We will be presenting ideas in class next Tuesday (4/4). Work hard over the weekend and get together as much as you can. Your group should have a strong overall vision, with your populations and settings characterized. You should trot out several different ideas that are in play, including some initial thoughts about what your group would actually do if you headed down that path. The class will be critiquing you, brainstorming with you during class, and probably even voting on your ideas, but this time you are not strictly obligated to adhere to the advice and wishes of your peers. There are just four groups to present from here on out, so we’ll have plenty of time and attention for each.
Please get some variety into your brainstorming. Use an exercise of your own choosing to force yourself to think into plausible futures and outside of the box of your personal experience. For domestic settings, you might, for instance, develop an idea for gatherings that might’ve occurred in each of the rooms of Milton-Bradley’s board game Clue (conservatory, study, dining room, hall, lounge, kitchen, library, billiard room, and ballroom (even doing some quick research about what those rooms even were, and what purpose they served)). For settings, don’t be afraid to throw darts or use a random place generator (https:// www.randomlists.com/ random count ry) or a random job generator (http://writingexercises.co.uk/ random- job generator.php ) as a way to think really specific. You can task each group member to find 10 interesting “signals” and discuss what changes they might be suggesting for the future. Get some range in the ideas you pursue – make sure some of your groupings are intentional and others are impromptu gatherings… we’ve seen social games among/between carpoolers, social lubricants for people (and pets) getting together at the dog park, and ways to use technologies during protest marches… just as some thought-provoking examples.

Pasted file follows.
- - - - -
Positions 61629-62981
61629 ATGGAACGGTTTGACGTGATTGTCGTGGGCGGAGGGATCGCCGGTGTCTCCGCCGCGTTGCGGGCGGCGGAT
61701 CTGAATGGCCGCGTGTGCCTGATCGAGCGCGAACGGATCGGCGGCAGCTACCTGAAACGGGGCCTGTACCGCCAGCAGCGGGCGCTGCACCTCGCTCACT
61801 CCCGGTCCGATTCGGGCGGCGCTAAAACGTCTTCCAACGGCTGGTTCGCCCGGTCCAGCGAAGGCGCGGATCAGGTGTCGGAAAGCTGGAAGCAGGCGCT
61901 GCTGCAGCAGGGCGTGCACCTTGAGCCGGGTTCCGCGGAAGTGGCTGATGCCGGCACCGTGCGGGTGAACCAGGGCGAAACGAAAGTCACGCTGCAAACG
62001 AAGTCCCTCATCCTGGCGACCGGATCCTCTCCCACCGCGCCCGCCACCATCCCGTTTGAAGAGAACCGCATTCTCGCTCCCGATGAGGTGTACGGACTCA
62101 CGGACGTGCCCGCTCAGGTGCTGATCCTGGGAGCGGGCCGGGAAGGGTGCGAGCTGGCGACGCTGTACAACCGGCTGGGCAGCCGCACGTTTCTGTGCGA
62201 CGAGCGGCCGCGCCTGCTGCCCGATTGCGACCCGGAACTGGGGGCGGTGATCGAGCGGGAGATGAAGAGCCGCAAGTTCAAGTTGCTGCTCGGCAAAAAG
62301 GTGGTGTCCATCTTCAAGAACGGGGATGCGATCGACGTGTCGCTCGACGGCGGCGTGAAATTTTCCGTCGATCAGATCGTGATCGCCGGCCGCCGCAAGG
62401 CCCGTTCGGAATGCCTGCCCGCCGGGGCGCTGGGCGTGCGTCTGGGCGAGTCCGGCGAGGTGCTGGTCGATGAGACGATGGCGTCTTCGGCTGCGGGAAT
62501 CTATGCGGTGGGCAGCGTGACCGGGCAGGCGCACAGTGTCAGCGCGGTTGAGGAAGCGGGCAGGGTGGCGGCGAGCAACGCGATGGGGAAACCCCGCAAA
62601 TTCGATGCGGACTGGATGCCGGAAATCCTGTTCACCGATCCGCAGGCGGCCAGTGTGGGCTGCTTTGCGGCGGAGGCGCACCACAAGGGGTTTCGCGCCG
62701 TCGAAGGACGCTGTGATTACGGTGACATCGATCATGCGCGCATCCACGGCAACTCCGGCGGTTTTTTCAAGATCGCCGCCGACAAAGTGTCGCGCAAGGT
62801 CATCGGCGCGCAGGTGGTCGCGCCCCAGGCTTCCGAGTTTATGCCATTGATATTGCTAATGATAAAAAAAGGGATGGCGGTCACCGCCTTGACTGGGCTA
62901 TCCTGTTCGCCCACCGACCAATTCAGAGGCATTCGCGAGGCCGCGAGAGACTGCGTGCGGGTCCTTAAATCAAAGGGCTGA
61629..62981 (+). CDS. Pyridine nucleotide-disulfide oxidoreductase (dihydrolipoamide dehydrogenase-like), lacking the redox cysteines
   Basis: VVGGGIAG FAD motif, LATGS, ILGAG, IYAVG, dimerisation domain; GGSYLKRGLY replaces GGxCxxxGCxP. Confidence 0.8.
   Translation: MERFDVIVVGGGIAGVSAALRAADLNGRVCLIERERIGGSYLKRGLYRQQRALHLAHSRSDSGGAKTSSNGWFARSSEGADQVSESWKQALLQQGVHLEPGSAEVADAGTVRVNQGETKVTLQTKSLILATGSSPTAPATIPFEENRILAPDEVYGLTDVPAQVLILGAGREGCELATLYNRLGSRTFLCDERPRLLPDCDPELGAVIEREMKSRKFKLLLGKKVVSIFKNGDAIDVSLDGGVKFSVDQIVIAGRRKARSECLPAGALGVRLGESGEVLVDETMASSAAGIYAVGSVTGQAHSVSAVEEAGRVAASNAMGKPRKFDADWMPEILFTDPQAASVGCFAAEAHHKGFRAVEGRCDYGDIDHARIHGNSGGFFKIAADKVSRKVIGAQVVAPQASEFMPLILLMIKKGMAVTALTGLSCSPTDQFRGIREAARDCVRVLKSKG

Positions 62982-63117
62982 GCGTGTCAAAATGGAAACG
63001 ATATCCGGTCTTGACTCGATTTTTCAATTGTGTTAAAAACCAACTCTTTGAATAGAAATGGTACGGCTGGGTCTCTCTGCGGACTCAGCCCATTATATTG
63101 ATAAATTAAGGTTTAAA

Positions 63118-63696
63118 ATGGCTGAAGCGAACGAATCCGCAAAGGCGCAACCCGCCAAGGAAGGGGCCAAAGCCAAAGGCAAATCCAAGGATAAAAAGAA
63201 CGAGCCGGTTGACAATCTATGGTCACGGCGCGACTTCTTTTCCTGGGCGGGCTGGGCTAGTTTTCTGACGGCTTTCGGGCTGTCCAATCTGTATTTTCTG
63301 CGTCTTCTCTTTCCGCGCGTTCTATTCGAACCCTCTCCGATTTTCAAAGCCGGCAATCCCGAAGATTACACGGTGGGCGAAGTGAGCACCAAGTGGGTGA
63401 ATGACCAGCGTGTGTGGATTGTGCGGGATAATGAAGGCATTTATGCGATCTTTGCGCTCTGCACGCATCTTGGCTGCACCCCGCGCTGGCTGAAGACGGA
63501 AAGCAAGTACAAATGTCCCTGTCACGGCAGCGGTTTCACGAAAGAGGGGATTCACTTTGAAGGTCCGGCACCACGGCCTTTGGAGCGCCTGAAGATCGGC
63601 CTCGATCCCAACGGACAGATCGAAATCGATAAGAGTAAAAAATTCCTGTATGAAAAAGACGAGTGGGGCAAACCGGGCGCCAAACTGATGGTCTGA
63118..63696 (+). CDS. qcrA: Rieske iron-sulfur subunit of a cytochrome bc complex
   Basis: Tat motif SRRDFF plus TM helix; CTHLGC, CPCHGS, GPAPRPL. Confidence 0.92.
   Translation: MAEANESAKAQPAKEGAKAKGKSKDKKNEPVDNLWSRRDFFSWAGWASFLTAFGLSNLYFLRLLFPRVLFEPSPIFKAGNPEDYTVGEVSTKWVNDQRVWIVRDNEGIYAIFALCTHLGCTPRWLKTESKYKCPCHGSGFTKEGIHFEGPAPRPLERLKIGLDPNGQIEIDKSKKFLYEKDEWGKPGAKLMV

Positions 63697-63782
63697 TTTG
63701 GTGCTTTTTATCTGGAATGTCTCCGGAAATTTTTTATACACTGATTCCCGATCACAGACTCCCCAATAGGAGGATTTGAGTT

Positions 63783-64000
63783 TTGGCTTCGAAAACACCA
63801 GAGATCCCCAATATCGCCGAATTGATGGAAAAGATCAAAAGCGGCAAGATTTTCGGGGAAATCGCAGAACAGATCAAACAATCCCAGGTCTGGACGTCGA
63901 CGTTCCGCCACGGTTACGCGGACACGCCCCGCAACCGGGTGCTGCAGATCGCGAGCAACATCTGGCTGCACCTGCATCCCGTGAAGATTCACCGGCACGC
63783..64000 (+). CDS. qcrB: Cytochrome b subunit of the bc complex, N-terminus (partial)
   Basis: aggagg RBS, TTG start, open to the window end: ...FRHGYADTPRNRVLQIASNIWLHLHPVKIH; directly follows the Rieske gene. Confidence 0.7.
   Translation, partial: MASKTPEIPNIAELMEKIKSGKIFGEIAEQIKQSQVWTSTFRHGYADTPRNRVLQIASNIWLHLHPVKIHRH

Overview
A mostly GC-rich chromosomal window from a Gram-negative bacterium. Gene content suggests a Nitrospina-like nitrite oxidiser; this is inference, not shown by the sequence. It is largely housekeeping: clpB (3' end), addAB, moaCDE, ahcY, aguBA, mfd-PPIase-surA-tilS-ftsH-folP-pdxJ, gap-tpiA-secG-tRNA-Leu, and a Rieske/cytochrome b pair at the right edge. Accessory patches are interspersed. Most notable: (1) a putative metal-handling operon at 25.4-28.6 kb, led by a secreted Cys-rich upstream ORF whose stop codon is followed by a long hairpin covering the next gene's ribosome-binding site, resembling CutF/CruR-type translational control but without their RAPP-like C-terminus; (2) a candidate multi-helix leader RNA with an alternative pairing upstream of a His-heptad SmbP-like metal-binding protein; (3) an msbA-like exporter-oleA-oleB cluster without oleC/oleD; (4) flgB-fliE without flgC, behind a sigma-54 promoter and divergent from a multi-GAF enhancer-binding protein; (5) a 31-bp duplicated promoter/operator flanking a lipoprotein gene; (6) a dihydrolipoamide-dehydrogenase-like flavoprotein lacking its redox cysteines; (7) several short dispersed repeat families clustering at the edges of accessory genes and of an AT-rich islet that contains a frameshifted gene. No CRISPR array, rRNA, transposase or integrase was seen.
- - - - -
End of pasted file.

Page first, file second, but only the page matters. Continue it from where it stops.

For class on the following Tuesday (4/11), you’ll have chosen a direction, thought about various ways you might make your gathering happen, and put together a full set of design collaterals (a brand, some messaging, personas, and mood boards). Tell us how you’re thinking about dividing up the work you plan to tackle. We delayed the due date for the previous project to accommodate Spring Break, so we’re getting a quick jump on getting these projects underway. You will be presenting your final work on April 20th , because that following week we’ll be taking this show on the road to present your whole semester down at IFTF.
Evaluation on this project will be based on the quantity, ingenuity, creativity, beauty of your ideas and made work, and (of course) teamwork .